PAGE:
hold of the minds of men and to bring about a new-birth of faith among us take such a mild, amiable view of human nature and destiny as this. We quote the following striking passage from Mr. Selby's striking sermon on this theme :— " We cannot be tepid in our moral sensibilities without making God tepid also. The moral indifference so commonly attributed by our own century to God, is the shadow cast by the self-indul. gence and cold-blooded lethargy of all classes of society, especi- ally the prosperous. The strenuous man will believe in a strenuous God, and will turn atheist if asked to do homage tc an Olympian dilettante who lounges on a couch of ivory with cupbearers at his side. This indolently amiable God we all worship to-day, so much like the God of the apostate Jews of Zephaniah's time, this Deity who impersonates upon an enormous scale the easy-going ways of a man about town, this languorous clubland magnate is as much an idolatrous fabrication as Dagon, Ganesha, or Mumbo Jumbo. It is perhaps a more insulting thing to make God a Laodic-an like ourselves than to think of Him as a fiction of the imagination. A denial of his existen.:e may be better than wholesale misrepresentation. He is a mammoth mechanism without a soul forsooth, a por- tentous force driving the firmamental merry.go-rounds, supreme in the natural order, but of an aborted moral life. Can a graver impeachment be levelled against Him than that ?"

While there are many subjects dealt with in this volume, this particular note is maintained throughout, as the tea-motif of Mr. Selby's theme. And a much-needed thought it is for a generation which seems to have forgotten that awful judgment which Dante saw passed in the Inferno on those

thin, frivolous souls who were neither for God nor against Him, but only for themselves.

It is impossible for us to summarise the whole of these sermons, each one of which contains so much food for re-

flection, so much stimulus to action and endeavour. We can but refer to one or two others which appeal to us as being fresh and original. That on " The V.iciliations of Faith"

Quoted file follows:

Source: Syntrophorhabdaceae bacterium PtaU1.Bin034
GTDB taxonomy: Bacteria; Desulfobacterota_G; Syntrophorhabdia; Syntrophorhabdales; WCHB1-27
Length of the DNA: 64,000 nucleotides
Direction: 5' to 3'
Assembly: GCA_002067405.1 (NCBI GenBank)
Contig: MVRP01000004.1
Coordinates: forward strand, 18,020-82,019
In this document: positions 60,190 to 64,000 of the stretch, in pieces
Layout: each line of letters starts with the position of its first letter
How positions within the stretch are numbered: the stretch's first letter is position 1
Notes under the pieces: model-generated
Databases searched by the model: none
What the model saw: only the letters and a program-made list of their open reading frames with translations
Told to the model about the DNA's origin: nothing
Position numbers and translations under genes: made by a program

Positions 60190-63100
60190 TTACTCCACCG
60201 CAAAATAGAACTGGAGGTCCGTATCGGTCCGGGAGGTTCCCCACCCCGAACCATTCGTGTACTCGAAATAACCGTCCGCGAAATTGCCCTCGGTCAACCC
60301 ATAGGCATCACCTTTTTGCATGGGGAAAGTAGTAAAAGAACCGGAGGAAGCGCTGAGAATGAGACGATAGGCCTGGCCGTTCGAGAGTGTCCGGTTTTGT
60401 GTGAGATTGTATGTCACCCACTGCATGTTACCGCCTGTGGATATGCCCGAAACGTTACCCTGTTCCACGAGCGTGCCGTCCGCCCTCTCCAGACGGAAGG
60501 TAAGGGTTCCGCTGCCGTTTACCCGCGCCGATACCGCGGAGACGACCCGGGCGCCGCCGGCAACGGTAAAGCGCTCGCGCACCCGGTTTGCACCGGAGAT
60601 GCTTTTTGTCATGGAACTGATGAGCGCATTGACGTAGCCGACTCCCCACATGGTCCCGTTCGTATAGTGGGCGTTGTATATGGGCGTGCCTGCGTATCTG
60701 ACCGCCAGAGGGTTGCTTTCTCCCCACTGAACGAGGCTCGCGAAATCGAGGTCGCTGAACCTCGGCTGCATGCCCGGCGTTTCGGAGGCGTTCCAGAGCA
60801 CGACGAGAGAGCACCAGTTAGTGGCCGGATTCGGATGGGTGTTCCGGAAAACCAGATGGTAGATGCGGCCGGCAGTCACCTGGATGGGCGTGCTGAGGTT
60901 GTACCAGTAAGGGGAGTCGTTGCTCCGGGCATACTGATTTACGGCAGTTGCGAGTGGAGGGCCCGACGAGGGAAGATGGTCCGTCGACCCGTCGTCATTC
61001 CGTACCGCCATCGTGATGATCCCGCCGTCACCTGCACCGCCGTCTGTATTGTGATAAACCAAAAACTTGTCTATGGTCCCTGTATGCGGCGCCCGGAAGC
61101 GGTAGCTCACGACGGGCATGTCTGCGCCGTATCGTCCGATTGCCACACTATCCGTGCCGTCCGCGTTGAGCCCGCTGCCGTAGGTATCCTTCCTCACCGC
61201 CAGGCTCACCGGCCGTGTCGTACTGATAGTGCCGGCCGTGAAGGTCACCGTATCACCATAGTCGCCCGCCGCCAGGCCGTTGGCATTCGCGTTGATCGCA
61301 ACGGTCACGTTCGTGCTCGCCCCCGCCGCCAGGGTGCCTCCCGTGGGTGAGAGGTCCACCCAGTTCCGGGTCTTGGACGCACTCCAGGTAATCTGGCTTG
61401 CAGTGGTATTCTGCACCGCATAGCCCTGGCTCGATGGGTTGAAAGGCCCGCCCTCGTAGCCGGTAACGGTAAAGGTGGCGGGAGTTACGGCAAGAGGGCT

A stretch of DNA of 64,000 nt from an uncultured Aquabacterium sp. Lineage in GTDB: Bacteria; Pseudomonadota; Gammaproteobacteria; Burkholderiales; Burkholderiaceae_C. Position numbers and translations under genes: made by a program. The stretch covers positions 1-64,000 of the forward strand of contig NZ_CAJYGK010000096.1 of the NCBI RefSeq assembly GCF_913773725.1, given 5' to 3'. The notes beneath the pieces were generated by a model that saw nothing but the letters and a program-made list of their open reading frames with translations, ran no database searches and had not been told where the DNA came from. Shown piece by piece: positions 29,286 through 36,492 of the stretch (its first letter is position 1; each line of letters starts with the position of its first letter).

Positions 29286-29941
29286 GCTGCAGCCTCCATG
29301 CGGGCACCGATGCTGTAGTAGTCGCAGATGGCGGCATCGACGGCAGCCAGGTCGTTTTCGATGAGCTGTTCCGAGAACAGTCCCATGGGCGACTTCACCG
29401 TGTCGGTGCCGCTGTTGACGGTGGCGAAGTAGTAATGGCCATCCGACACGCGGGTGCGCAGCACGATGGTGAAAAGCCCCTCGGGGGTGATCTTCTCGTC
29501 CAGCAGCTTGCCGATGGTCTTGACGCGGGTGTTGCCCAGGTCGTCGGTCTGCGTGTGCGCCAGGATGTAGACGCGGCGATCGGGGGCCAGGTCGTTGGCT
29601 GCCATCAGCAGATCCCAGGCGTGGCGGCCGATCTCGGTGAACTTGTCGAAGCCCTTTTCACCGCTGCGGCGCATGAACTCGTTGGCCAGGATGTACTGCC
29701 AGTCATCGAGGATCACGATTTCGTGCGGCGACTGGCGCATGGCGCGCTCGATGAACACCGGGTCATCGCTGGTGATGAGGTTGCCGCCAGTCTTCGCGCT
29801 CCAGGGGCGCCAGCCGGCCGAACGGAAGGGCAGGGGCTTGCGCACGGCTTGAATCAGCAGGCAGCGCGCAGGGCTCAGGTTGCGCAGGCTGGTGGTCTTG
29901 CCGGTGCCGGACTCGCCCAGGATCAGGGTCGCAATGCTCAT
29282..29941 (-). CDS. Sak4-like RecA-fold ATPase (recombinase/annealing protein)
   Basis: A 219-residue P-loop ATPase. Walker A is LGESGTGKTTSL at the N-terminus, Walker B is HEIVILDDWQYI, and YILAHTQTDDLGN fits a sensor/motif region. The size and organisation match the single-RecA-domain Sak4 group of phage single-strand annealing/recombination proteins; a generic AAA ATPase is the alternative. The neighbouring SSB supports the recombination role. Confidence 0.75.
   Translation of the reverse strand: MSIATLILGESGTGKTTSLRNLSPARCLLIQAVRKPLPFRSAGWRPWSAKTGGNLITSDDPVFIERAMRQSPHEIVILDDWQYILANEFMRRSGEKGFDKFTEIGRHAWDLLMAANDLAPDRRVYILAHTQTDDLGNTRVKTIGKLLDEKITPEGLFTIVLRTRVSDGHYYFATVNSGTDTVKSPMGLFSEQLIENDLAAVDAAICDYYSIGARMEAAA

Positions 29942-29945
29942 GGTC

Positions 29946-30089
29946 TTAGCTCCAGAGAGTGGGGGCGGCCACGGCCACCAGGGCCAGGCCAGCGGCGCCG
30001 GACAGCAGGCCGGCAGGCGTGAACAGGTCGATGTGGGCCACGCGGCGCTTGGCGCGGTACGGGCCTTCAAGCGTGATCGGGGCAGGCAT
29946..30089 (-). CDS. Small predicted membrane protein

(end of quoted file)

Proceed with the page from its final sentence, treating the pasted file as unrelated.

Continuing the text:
comes home, alas! to many a soul. The act of i aitb, the initial belief, is priceless, " but an act which stands by itself without any progeny of after-acts, is all but useless and woe- fully disappointing." As the apostle has it, " Ye did run Well," but why this stagnation, this arid heart of unbelief ? How maintain those heights we have gained ? How prevent the soul which h, a known the radiance of faith from slipping

back into the dark night of gloom and unbelief ? We must evermore strive,—that is the asconfl note in these sermons, " If a wan shows us goodwill we want him to show it through all chenges. When he has professed to follow our lead in art, literature, statesmanship, we feel as though we bad been stabbed when he forsakes us. And God wants permanent things, settled principles and convictions, mature and ma- fluctuating habits of soul from us, and can never be pleased if we give Him merely spurts and spasms of faith." Con-

nected with this sermon may well go that on "Order and Steadfastness" and that on " Self-Possession." These two

discourses breathe a manly and sane spirit of religious

endeavour. We are to be ourselves always, but especially ourselves in religion. The beautiful mysticism, the tender feminine shrinking piety of an A'Sempis is attractive to many a soul. But the manly religion which, like that of the Hebrew prophets, speaks face to face with God as a man with his friend, is also a needed element of the true life. "Courage before •men is a characteristic of the genuine prophet; a timid, blushing, disconcerted herald from God's throne is an incongruous compound." We may also specially commend the sermon called "An Early Chauvinist," a con- sideration of the career of Lamech and his sons, and a warning to those who in our time spread disease, vice, and poverty under the pretext of pushing civilisation among the barbarians of the earth ; and that on " Bondage to an Ignoble Age," which insists on detachment from the world, not by going out of it, but by resolute rejection of its vulgar standards and refusal to participate in its spirit of secularity. No more timely discourses than these could possibly be pieached.